Pharmacokinetics and pharmacodynamics

The relationship between DOAC levels and standard measures of anticoagulation, such as the INR and activated partial thromboplastin time and drug levels is non-linear. Therefore, these measures do not help determine anticoagulation efficacy and routine monitoring is not required.34 

The pharmacokinetics of DOACs differ markedly from those of warfarin. DOACs have more consistent and predictable dose-response and time to reach steady state than warfarin, for example. The actions of DOACs depend on the plasma concentration rather than the synthesis of clotting factors. Therefore, the onset of action with DOACs is more rapid than with warfarin, achieving full anticoagulation within 1–2 hours of dosing.34,40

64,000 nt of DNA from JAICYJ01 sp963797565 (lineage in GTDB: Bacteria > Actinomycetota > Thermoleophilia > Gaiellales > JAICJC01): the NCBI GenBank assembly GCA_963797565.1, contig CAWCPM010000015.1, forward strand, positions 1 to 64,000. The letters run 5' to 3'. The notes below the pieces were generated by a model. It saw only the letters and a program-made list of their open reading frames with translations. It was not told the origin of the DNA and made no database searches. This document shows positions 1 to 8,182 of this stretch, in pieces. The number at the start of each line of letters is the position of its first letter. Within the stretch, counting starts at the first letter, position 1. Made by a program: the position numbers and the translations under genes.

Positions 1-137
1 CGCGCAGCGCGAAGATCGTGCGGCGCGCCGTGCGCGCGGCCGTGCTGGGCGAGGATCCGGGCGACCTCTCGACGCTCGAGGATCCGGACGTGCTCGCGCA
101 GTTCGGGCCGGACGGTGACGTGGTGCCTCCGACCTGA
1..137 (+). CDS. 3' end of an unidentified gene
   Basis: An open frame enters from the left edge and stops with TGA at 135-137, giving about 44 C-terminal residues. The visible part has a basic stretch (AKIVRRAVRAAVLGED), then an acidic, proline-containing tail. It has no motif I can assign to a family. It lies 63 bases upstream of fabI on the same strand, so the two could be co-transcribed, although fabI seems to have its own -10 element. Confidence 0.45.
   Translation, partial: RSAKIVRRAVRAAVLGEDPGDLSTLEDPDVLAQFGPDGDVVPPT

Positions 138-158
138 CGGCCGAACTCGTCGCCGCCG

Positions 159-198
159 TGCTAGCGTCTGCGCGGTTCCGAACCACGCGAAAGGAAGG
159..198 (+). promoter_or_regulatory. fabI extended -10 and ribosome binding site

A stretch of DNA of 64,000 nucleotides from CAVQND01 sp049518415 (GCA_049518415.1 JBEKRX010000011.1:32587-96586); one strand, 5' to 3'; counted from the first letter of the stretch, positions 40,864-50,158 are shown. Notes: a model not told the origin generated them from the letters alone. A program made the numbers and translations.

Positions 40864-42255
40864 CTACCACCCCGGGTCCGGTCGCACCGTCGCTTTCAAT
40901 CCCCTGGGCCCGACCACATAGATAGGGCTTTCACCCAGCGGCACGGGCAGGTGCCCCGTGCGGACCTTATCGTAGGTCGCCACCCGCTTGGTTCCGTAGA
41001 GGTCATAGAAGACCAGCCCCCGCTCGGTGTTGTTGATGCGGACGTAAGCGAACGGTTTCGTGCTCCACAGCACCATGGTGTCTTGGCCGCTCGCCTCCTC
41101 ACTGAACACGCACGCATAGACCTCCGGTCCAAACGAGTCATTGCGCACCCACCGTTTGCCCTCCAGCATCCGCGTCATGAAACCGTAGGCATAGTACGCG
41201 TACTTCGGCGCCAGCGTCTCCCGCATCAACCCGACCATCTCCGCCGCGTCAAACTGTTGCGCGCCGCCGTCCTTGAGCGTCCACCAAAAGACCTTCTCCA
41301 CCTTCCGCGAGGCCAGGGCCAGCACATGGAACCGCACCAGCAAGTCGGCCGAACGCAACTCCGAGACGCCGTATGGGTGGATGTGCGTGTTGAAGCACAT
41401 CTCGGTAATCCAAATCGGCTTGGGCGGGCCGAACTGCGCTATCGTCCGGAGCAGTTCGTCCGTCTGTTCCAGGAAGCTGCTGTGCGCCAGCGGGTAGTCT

The half-lives of apixaban (9–14 hours), dabigatran (12–17 hours), edoxaban (10–14 hours) and rivaroxaban (7–11 hours) are shorter than that of warfarin.40,45 Also, the offset of action is more rapid than with warfarin: most of the anticoagulation effect has disappeared within 24 hours of the last dose.34 Moreover, DOACs show minimal interactions with diet. However, clinicians should recommend that patients take rivaroxaban and dabigatran with food to ensure optimal uptake and reduce the risk of dyspepsia respectively.34

Review the efficacy of direct oral anticoagulants in the next section


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